But let me briefly disagree with this statement:
Rogers Smith, a political scientist at the University of Pennsylvania who has been active in the “Perestroika” movement, said that the question should determine the method. If you want to test cause and effect, “quantitative methods are the preferred way to go,” he said, but they can’t tell “how political phenomena should be understood and interpreted” — whether a protest, for instance, is the result of a genuine social movement or an interest group, whether it is religious or secular.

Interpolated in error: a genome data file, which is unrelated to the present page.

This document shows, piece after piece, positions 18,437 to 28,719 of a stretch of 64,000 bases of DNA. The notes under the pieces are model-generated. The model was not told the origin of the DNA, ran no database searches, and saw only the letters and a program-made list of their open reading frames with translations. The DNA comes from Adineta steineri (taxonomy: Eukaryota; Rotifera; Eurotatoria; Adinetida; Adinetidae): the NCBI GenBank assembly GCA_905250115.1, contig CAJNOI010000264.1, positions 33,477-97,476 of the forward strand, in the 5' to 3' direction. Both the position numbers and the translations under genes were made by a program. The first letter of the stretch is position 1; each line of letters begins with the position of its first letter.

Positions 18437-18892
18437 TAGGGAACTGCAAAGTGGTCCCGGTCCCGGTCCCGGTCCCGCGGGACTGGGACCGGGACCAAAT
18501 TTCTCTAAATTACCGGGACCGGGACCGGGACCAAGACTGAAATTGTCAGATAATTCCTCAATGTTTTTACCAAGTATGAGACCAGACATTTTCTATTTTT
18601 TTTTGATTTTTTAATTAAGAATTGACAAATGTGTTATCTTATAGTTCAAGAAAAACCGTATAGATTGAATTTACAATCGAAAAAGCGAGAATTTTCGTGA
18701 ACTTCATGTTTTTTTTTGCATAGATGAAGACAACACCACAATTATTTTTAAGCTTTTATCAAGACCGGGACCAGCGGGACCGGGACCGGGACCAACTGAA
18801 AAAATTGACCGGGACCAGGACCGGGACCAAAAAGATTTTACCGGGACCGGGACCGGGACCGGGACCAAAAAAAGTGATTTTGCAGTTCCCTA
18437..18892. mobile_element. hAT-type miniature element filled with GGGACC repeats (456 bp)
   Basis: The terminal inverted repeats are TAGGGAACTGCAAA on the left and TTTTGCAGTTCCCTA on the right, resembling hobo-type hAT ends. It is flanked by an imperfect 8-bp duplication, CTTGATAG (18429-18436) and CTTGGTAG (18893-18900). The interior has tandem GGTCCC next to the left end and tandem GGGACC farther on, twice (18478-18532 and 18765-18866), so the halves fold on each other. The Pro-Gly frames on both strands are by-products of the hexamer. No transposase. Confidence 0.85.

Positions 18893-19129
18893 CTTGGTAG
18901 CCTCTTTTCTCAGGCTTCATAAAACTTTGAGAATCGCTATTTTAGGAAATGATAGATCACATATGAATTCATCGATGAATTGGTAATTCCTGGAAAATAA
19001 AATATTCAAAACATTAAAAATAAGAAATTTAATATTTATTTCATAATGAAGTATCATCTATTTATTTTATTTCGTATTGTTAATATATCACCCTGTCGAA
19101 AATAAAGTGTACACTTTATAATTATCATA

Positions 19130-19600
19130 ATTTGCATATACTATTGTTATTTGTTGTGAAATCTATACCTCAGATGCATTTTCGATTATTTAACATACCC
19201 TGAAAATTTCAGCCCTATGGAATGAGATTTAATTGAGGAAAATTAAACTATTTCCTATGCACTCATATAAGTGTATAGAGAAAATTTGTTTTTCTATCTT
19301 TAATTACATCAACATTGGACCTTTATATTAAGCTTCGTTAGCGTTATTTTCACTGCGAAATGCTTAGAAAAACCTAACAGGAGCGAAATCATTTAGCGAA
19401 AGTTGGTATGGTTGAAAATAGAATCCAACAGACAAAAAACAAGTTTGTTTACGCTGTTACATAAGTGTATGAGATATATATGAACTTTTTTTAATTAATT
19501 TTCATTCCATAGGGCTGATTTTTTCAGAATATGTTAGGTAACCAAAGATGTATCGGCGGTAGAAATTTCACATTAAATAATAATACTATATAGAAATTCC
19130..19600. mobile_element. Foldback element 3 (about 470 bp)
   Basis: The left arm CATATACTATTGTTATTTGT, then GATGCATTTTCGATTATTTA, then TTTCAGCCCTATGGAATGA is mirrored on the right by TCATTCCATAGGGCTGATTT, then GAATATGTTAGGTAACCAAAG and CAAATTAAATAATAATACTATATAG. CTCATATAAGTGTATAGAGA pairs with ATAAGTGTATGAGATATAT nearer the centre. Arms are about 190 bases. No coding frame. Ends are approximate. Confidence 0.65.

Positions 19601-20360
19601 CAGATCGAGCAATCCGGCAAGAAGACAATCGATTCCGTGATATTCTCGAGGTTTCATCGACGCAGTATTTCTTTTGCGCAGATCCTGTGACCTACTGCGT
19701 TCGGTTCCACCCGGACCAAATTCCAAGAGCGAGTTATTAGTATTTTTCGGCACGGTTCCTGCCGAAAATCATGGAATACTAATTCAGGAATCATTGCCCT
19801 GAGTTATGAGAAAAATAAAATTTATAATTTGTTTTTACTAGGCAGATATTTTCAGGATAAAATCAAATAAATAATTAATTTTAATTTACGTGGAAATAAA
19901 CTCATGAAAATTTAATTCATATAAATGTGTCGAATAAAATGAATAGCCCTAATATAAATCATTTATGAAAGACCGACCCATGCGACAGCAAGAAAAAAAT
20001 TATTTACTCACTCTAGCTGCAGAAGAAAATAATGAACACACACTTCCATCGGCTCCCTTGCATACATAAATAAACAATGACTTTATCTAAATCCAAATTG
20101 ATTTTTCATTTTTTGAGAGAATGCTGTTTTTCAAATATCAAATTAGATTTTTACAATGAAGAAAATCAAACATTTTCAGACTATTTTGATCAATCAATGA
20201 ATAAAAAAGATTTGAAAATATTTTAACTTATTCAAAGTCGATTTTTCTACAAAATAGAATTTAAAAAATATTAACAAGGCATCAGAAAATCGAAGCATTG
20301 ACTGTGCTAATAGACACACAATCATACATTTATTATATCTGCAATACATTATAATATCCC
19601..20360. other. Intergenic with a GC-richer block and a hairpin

Actually, quantitative methods are pretty terrible at testing causality. They are great at examining relationships, but they can't tell us what is causing what. For example, quantitative methods might help us see that there is a firm relationship between ice cream sales and drowning deaths, but it requires either interviews, reading, or human intuition to figure out that neither is causing the other, and that temperature is causing both. This is why I favor a mixed-methods approach, although it can be challenging to get that published sometimes.